The Formation of the Global Bioethics Initiative
In this series of global leaders, we will highlight an international non-profit healthcare organization that provides a bridge between patient care and the complexities of medicine. This area of healthcare is often referred to as Bioethics and in 2011, Dr. Ana Lita and Dr. Charles Debrovner co-founded Global Bioethics Initiative (GBI). This organization offers an all-inclusive resource that allow young and established healthcare professionals a place to learn about essential information about the ethical dilemmas in medicine. GBI is unique in their approach in that they make Bioethics approachable and tangible to everyone. This first installment of this series will layout the reasons behind making bioethics global, the reasons for forming GBI, and their educational programs.
Why Global Bioethics?
People are beginning to appreciate more deeply the bonds between human well-being and the unrelenting pace of medical and technological advances. The progress made in life sciences, medicine and biotechnology in recent years has provided us with exciting and novel ways of treating, preventing, and curing human diseases. Some (relatively) recent notable and controversial developments in medical science and biotechnology include: markets in organs and transplantation therapy, the accessibility of biotechnological developments in reproductive healthcare, genetic testing and gene therapy, the End-of-Life, the “right to die” and palliative care, as well as life extension, healthy aging and regenerative medicine. While the positive impact of these advances on individuals and societies must be applauded, the ethical consequences of such developments necessitate our attention. The increasing power that new biotechnologies offer us requires that we consider not only whether something can be done, but whether it should it be done.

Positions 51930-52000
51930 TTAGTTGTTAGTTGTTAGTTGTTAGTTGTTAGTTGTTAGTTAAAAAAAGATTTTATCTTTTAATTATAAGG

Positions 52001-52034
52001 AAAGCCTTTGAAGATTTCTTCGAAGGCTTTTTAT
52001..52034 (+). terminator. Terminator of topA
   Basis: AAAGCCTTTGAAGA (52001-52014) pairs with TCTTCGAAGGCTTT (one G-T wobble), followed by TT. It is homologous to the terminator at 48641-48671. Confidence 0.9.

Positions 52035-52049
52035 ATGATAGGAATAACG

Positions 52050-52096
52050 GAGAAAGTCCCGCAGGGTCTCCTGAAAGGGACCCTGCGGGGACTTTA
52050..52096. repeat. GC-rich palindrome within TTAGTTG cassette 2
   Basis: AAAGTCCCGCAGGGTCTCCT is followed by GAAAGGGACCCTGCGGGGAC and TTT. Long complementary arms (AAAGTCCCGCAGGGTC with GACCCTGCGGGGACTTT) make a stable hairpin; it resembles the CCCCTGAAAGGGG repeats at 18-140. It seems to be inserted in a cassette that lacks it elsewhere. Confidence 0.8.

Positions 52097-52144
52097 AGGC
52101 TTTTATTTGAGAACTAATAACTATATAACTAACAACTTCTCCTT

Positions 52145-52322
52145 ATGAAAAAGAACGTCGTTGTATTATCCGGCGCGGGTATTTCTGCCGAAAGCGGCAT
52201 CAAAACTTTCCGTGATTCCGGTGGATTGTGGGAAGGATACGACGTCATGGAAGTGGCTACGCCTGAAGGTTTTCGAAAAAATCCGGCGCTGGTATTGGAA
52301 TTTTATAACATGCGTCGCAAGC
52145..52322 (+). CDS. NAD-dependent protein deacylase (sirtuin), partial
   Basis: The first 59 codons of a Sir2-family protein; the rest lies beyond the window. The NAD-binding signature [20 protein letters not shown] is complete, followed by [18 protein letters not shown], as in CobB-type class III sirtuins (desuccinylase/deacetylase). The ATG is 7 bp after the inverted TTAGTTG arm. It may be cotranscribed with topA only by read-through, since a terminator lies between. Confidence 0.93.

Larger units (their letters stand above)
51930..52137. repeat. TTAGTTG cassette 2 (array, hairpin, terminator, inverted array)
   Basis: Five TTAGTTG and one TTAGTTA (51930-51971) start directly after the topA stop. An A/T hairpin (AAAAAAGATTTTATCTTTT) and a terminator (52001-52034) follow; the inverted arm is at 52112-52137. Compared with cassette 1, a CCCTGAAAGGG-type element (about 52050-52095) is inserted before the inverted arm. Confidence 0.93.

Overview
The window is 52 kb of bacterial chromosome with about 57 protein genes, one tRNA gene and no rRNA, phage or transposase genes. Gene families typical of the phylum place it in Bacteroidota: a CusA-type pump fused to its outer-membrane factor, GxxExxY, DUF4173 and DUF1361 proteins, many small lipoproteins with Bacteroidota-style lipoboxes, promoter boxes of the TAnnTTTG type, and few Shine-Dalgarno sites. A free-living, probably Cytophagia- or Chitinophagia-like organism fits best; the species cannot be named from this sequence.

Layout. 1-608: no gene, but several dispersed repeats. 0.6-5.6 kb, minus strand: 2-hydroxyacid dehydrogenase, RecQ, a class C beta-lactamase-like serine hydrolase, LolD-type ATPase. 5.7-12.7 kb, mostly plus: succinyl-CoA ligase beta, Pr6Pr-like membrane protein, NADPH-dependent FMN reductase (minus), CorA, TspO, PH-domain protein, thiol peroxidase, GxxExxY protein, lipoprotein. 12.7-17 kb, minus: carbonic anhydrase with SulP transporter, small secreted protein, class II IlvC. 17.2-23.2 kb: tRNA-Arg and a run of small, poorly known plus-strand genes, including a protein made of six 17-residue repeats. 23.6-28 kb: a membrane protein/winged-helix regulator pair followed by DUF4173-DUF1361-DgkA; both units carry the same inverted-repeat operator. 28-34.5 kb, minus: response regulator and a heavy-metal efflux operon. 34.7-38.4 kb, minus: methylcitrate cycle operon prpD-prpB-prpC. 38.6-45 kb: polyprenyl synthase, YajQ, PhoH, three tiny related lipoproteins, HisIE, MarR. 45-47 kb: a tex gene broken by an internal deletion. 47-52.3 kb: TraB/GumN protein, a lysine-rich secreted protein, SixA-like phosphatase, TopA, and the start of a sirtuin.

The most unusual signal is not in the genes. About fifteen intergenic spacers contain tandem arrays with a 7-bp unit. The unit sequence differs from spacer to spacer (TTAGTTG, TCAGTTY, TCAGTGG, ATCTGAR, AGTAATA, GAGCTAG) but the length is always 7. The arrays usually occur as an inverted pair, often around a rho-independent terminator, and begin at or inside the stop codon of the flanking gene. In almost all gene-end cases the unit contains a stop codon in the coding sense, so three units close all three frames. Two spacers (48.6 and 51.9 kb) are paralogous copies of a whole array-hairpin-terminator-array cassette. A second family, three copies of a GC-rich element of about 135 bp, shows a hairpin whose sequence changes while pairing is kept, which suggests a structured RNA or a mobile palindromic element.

The expansion of biomedical technologies to many areas of human existence has increased the importance of Bioethics. Combining both theoretical and practical approaches, the interdisciplinary field of Bioethics allows us to explore deep moral concerns, fears, and hopes regarding the impact of medical sciences and biotechnological advancements on our lives. The prevailing assumption in the field of Bioethics is that careful analysis and ethical consideration might help at least to make some progress in reaching a reasonable ethical decision. An ideal moral framework should promote core human values such as freedom, self-determination, autonomy, responsibility, and solidarity, while avoiding any authoritarian appeal. Most bioethicists believe that ethical reasoning must hold beyond the framework of any particular conservative belief. Over time, some conservative think tanks have also recognized the importance of bioethics and have therefore adjusted their intellectual and political infrastructures accordingly. Corporate entities with significant profit interests in these matters have never been timid in maximizing their financial gains and political influence. If the application of medical and biotechnological advancements is to be realized in the interests of global welfare and human rights, then non-profit organizations focusing on bioethical issues have to find ways of actively engaging the public in the current intellectual and political debates.
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Reasons for forming GBI